This sequel to Matched tells Cassia’s and Ky’s stories in alternating chapters.  Both are doing hard labor, far away from the quiet suburb where they met.  As Cassia struggles to get back to the boy she loves, Ky struggles to survive.  With a brief cameo from Xander, Cassia’s Match, we learn only that he is still willing to fight for her and that he has a secret.

As often happens with the second book in a series, Crossed was a little slow compared to Matched.  It was more about the journey than any real action until the ending, which sets the scene for the third book.  Even though I didn’t enjoy the second book as much as the first, I was still invested in the characters and rushed to the library to get the third book in the series… that doesn’t come out until November.

4 out of 5 stars

 

The Patron Saint of Butterflies by Cecilia Galante July 30, 2011

Best friends Agnes and Honey have grown up in a religious commune called Mount Blessing.  Agnes is faithful in her beliefs and serious about following the rules set by Emmanuel, their leader.  Honey is wavering in her beliefs and thinks it is ridiculous for Agnes to spend so much time trying to be perfect.  “The whole point of being human is to make mistakes,” she says.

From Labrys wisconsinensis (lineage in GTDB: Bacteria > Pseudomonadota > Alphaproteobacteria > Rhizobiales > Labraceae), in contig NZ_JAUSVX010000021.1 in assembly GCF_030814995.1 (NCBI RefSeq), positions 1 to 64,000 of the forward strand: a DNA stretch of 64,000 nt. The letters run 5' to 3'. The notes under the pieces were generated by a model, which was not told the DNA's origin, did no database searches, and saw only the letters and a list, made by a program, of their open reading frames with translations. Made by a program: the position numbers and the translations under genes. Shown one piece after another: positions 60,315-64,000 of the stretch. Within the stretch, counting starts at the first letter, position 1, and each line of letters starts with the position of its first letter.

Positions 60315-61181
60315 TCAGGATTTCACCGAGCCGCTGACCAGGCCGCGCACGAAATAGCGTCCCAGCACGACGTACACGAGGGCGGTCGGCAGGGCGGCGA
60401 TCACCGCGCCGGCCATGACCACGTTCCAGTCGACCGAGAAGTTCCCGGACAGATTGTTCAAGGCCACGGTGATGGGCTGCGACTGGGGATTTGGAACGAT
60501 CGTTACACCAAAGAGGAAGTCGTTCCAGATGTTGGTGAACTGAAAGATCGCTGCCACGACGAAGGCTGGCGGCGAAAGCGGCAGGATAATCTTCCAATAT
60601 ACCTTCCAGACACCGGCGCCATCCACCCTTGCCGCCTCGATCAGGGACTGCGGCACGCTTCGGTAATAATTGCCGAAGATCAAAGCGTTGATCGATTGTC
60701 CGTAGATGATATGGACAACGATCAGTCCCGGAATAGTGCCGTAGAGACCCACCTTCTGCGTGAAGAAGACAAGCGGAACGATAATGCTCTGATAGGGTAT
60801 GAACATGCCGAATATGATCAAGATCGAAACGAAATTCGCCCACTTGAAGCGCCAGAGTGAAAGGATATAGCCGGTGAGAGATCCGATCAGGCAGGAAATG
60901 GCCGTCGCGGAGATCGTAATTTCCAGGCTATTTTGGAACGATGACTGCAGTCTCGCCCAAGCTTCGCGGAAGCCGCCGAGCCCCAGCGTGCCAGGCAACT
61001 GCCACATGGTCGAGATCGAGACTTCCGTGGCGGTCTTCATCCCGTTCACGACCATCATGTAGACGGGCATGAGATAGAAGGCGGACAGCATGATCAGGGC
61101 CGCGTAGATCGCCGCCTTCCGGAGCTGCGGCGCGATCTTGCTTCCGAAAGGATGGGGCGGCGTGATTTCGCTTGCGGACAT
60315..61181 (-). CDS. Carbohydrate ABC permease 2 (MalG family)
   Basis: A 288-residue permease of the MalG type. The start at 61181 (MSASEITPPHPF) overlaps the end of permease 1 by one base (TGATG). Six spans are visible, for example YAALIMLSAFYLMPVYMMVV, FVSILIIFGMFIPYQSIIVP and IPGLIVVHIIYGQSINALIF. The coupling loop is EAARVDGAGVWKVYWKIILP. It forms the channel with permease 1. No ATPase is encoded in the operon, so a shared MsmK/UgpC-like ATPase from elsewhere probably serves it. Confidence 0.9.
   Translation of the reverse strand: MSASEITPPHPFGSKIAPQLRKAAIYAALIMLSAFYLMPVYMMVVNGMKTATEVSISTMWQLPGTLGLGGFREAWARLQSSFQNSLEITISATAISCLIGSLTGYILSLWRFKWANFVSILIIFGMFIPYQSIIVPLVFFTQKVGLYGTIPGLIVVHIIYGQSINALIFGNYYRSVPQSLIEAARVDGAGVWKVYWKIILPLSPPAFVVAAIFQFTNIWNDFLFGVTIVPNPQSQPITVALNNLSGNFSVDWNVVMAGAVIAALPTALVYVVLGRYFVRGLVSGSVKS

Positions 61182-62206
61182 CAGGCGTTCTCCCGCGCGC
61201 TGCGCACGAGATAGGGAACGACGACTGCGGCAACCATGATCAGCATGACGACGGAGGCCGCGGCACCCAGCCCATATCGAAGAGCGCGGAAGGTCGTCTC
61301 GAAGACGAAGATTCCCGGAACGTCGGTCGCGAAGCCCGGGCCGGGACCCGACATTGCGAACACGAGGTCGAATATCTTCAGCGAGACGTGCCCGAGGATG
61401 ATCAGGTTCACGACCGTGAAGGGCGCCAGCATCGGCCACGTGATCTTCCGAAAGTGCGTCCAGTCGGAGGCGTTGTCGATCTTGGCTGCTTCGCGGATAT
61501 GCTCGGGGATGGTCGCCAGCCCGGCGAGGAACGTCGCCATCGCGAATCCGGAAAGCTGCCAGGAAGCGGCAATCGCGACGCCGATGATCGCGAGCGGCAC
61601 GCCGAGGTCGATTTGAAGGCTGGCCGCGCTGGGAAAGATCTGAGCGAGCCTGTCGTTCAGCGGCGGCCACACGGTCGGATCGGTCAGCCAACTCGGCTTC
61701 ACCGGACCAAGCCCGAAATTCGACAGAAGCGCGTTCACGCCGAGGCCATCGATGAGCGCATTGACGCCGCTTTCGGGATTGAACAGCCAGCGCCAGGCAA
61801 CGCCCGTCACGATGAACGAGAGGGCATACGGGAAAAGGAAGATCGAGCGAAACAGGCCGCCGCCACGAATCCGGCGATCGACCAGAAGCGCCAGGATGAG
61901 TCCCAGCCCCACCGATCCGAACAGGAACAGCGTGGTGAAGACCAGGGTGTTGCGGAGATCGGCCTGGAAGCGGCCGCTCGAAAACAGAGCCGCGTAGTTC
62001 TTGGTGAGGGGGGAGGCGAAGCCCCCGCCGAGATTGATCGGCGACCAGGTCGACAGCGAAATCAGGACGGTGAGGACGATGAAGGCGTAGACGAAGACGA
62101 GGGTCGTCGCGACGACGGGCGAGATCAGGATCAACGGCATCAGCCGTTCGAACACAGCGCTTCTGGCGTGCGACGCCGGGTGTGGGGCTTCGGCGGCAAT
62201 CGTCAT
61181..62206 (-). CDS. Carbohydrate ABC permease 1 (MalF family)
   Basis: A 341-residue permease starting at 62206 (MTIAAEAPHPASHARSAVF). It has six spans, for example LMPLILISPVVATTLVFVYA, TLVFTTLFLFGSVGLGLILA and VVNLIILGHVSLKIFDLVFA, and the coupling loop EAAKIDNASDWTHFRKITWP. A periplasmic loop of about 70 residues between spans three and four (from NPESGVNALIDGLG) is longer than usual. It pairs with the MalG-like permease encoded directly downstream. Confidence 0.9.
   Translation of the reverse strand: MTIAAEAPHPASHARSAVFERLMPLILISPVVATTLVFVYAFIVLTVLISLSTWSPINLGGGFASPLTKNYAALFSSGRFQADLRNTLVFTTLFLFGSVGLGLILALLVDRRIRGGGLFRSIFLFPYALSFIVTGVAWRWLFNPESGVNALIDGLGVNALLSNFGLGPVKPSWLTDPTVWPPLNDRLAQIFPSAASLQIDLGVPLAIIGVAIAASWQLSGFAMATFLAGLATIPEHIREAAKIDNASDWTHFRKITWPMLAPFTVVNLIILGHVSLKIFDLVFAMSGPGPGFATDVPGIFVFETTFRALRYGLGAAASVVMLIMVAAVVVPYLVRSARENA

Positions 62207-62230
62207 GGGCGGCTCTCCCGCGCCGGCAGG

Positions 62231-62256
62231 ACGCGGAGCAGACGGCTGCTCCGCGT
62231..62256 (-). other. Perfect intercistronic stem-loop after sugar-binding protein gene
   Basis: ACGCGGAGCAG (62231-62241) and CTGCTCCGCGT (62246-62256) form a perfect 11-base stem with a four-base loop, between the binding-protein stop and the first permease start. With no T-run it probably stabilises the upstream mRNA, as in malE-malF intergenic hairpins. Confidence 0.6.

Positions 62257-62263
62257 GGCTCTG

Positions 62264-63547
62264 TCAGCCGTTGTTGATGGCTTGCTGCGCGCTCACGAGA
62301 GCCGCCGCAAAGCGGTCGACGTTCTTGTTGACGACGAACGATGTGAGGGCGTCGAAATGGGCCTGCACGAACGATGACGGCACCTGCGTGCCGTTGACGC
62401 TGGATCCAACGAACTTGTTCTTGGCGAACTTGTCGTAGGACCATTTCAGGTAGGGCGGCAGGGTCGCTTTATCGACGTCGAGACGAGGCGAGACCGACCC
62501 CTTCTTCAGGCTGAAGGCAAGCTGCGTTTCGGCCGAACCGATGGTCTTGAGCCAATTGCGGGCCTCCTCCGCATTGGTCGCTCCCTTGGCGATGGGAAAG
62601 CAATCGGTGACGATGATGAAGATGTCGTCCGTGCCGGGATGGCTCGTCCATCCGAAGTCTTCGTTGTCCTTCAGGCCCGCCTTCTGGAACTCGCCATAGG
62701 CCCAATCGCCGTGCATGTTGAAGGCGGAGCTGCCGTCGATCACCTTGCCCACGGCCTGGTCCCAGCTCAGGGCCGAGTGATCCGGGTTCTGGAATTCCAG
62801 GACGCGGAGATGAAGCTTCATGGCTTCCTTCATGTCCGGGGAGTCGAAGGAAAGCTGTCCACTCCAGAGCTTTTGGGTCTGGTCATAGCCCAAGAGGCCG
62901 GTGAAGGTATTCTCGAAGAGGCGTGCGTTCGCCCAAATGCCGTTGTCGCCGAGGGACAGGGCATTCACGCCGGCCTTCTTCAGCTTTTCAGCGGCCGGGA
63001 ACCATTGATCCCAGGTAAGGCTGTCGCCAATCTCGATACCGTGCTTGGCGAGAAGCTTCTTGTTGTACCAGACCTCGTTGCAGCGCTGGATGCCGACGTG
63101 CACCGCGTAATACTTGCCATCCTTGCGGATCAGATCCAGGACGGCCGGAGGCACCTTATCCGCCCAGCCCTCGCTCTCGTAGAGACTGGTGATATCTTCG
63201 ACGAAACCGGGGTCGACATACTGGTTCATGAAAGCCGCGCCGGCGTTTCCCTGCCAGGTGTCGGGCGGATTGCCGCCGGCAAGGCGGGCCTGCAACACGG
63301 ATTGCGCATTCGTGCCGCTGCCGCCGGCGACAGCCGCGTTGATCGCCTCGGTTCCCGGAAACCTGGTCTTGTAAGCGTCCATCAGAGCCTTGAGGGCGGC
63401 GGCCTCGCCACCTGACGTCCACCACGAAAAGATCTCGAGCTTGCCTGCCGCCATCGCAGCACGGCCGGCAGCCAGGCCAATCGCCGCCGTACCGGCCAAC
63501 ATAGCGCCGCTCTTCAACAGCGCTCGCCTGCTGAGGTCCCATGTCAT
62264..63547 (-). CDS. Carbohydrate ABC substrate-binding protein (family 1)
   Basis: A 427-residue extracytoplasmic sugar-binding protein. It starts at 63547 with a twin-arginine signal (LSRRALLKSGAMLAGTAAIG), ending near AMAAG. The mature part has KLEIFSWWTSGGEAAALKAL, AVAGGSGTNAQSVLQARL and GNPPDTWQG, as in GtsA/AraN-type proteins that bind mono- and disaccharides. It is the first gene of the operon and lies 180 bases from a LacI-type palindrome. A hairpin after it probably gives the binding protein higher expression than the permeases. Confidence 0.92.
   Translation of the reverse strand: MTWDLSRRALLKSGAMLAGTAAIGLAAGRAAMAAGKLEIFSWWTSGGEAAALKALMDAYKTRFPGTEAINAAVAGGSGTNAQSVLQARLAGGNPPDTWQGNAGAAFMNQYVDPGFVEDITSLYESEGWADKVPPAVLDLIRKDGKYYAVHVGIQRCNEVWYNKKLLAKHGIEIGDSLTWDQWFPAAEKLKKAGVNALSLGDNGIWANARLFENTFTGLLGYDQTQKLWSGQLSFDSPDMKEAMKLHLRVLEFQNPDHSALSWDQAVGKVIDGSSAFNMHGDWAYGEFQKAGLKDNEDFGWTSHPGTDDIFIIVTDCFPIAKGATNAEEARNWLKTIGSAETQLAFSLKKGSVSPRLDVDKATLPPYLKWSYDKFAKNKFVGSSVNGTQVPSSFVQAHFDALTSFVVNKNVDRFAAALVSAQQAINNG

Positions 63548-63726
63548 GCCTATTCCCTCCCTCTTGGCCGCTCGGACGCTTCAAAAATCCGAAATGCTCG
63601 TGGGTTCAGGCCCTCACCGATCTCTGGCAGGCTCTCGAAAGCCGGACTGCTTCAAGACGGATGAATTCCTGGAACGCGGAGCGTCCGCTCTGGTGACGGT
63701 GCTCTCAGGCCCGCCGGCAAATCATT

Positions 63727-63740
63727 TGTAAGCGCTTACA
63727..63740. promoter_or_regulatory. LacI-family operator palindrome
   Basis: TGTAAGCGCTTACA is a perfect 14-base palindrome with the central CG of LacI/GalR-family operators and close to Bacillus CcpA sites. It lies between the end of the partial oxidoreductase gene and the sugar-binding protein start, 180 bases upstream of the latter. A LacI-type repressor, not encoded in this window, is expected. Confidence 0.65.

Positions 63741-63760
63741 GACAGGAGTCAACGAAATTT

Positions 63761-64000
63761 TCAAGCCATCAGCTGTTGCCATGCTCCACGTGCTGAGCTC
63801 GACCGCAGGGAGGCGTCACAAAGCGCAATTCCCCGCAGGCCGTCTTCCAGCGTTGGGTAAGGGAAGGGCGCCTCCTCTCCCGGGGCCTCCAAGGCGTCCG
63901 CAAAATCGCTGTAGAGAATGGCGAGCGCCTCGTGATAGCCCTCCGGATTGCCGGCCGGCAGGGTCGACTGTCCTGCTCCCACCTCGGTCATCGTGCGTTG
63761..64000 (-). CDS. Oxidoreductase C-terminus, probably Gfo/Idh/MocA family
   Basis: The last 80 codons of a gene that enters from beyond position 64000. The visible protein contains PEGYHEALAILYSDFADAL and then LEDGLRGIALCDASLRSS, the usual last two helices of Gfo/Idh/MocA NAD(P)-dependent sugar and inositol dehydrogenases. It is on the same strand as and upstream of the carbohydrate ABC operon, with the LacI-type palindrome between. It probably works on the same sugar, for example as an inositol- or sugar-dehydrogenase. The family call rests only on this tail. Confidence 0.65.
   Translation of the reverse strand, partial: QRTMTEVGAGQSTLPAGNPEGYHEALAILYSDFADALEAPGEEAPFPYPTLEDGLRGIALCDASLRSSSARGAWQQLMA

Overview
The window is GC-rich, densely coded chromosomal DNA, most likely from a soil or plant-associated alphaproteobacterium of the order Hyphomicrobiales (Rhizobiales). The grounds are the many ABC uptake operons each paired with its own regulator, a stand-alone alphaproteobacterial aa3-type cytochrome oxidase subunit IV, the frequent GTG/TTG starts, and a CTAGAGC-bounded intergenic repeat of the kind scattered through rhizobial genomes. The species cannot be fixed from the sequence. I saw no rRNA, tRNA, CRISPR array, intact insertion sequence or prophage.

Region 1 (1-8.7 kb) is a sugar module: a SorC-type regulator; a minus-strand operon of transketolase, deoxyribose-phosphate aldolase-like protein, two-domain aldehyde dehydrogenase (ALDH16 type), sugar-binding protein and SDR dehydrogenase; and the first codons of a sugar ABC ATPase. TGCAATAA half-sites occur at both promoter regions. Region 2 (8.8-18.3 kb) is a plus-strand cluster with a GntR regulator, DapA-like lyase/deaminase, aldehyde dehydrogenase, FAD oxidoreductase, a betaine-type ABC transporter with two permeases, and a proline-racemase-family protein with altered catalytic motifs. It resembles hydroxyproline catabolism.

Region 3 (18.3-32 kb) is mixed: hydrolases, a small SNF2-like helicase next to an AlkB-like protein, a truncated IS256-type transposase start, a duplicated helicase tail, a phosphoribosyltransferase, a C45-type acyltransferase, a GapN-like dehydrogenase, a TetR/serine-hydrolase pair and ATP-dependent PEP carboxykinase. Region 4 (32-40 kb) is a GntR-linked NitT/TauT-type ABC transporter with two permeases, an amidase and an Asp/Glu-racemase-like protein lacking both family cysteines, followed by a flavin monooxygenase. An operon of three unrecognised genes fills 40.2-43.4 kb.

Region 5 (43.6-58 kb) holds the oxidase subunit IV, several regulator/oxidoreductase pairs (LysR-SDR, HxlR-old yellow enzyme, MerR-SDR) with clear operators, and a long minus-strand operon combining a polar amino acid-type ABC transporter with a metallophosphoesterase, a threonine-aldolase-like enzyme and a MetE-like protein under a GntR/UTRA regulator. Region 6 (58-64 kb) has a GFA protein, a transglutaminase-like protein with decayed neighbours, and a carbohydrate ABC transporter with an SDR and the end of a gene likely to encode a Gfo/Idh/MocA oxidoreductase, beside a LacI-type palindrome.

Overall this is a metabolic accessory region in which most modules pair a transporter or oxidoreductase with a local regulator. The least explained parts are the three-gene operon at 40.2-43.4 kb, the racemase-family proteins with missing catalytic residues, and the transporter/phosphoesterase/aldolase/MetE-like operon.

When Agnes’ beloved grandmother, Nana Pete, makes an unexpected visit to Mount Blessing and discovers what goes on behind the closed doors of the Regulation Room, the girls’ lives change forever.  Will they choose freedom or the security of the only world they’ve ever known?

I really enjoyed this powerful page-turner.  The author grew up on a religious commune herself, lending authenticity to the story and the characters.  The chapters alternate between Agnes’ and Honey’s points of view, allowing readers to relate to both girls and their feelings of betrayal, fear of change, and questioning their beliefs.

 

The Graveyard Book by Neil Gaiman March 4, 2011

A baby wanders out the open front door, away from his family that has just been murdered in their home.  He toddles into an old, abandoned graveyard, away from the killer.  A dark, shadowy figure keeps the killer away; the wispy figures the graveyard vote to keep the baby there, safe from harm.  And so Nobody Owens grows up in the graveyard and spent his days learning about history from those who were there and ghostly skills like Fading and Dreamwalking.  As he gets older, he learns lessons about the dangers of the outside, specifically the killer who continues to search for the boy who got away.